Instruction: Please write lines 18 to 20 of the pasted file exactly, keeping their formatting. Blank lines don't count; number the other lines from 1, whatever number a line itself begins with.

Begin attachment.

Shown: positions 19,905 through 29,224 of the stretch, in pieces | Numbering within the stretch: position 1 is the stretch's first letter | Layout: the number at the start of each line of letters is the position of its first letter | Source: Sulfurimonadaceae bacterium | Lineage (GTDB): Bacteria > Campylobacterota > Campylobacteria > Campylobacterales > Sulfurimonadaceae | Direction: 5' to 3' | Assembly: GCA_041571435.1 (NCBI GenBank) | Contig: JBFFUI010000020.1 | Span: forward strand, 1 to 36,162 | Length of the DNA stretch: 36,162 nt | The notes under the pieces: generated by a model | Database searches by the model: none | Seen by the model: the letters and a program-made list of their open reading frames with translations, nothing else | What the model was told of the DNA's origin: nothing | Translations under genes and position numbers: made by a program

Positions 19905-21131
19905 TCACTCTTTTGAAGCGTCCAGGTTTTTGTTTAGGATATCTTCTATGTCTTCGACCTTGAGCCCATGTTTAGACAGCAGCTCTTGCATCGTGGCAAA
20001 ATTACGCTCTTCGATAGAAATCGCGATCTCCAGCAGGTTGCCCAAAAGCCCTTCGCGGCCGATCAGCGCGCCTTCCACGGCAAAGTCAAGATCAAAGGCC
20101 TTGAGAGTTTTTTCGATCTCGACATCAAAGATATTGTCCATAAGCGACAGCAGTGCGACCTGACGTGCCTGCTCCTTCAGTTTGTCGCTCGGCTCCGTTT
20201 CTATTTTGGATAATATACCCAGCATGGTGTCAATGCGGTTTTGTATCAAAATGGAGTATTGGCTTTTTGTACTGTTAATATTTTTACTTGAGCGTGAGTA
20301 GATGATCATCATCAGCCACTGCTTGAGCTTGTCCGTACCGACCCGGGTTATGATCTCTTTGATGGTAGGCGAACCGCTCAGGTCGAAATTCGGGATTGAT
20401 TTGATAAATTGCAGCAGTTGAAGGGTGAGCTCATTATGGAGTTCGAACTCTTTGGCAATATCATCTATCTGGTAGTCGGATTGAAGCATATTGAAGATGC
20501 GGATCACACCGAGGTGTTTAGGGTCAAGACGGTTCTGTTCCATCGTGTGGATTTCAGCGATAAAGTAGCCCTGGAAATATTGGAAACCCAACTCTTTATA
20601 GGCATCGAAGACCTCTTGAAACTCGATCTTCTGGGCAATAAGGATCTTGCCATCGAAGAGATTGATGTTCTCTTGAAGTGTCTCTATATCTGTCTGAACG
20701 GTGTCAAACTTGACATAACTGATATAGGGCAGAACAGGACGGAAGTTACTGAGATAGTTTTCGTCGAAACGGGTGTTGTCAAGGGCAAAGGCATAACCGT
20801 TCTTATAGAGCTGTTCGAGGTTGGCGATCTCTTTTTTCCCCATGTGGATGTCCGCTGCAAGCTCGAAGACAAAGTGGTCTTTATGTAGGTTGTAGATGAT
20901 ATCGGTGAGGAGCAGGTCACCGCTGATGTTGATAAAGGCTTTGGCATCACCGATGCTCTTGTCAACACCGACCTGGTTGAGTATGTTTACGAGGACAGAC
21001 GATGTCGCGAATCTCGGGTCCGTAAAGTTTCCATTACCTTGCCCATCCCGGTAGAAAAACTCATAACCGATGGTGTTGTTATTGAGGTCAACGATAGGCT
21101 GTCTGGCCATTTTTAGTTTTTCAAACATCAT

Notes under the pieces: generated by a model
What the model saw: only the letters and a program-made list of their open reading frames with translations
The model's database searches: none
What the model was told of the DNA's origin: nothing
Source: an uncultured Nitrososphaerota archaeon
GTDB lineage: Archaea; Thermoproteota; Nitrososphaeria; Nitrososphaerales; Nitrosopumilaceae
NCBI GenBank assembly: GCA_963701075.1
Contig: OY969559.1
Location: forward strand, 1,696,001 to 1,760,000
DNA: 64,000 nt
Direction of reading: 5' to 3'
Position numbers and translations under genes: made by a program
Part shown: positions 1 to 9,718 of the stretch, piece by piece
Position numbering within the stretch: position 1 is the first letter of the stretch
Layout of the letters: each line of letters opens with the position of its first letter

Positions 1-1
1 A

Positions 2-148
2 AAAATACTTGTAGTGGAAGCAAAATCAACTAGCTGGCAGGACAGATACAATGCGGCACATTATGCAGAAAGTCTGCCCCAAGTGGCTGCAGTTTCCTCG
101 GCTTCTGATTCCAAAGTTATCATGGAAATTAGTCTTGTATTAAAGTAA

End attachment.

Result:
The model's database searches: none
What the model was told of the DNA's origin: nothing
Source: an uncultured Nitrososphaerota archaeon